St. Mark's Church is at the junction of St. Mark's Road and Chapel Ash. The church was built in 1848-9 by C. W. Orford and was converted to office use in 1990. St. Marks Road was at the edge of an area of dense housing which extended across Great Brickkiln Street to Penn Fields. The town's population increased dramatically in the late 19th century through to the later years of the 20th century as people moved into the town to take advantage of the many jobs that were available in local industry. Several areas of dense housing were built to cater for the new population and this was one of them. The population was 7,454 in 1750 and there were 1440 houses in the town. By 1788 it had increased to 11,386 people and 2770 houses, an increase of greater than 50%. Great Brickkiln street was developed in the late 1870s and the houses spread to cover a large area. By 1871 the population had increased to 68,291 with 13,272 houses.
This dramatic growth slowed down during the later years of the 20th century:
year population number of houses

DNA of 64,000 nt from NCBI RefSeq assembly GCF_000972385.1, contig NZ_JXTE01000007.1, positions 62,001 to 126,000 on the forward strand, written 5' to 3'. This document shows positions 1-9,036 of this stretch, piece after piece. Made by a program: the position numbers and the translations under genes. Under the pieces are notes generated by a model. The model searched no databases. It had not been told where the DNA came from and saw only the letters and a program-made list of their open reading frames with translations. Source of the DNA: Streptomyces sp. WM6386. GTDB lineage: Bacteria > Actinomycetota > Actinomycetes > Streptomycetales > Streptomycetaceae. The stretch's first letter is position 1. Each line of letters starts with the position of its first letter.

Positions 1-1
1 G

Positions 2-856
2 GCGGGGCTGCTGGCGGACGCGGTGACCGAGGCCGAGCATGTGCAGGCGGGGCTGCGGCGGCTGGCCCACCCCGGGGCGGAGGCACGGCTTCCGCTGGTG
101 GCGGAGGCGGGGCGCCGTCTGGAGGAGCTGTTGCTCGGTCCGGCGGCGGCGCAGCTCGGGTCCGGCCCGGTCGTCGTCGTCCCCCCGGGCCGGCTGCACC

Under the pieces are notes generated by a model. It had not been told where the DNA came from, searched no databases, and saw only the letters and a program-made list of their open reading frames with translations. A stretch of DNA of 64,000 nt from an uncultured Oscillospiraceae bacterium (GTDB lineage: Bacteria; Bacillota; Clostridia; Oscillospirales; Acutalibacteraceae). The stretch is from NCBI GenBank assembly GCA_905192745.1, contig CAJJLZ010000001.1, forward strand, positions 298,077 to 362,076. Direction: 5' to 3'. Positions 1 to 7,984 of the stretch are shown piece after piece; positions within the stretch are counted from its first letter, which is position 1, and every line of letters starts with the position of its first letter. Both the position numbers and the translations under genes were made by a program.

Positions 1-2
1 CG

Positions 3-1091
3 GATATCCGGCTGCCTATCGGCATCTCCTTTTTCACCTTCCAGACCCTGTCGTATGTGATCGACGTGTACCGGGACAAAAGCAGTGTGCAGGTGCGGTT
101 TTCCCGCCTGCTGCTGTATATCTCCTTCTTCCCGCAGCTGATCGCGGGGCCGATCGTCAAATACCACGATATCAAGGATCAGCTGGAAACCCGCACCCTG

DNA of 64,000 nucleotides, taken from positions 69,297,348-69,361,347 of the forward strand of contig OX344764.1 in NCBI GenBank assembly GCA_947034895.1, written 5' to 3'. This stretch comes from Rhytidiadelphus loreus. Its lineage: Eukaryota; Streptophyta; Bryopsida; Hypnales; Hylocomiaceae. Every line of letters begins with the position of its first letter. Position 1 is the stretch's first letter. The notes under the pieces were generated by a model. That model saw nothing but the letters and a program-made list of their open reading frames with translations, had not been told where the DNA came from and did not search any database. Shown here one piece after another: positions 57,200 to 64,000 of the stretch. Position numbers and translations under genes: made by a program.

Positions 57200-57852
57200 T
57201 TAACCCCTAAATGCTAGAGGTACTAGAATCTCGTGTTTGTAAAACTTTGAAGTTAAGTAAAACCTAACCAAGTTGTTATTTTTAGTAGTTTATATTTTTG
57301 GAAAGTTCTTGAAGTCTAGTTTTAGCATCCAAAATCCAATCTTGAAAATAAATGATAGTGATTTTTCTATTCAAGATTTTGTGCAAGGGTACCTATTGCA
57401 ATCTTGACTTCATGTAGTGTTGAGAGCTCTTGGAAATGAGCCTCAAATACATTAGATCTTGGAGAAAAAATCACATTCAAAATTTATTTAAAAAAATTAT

1871 68,291 13,272
1881 75,766 14,470
1891 82,662 16,089
1901 94,187 19,277

The photograph shows Lord Street, looking towards Chapel Ash. It was taken in the early 1970s.

This view is looking up Lord Street towards Great Brickkiln Street. The single storey building in the centre is a café. The building with the ground floor painted white is occupied by Smith's Radio Limited's service department. The company's shop was on the corner of Temple Street and Worcester Street. Smiths also had a hi-fi and camera shop in Victoria Street, which moved from Worcester Street. The building is also occupied by Fretsonic Sound Equipment.

The last building on the right was occupied by Premier Tool Makers.

This photograph shows the junction of  St. Mark's Road and Lord Street. The housing in St. Mark's Road consisted mainly of terraces, but there were also up-market detached properties as can be seen in the house with the large bay windows. This is a typical view of the area, most streets looking almost identical.
The view looking back down St. Mark's Road towards the Lord Street junction. St. Mark's Church can be seen in the distance.
Another view from St. Mark's Road, looking towards Lord Street. St. Peter's Church tower can be seen on the far left above the white-fronted building which was a part of Charles Clark's car repairs and parts business. On the far right is Cherry Street which joins Great Brickkiln Street.
Another view of Lord Street which shows some of the typical terraced housing.
A final view of St. Mark's Road showing the variety of terraced housing in the area.
Looking along Laburnum Street from the junction with Humber Road. This shows one of the many corner shops that were a feature in the area.

Return to the City Centre Return to the beginning Proceed to Great Brickkiln Street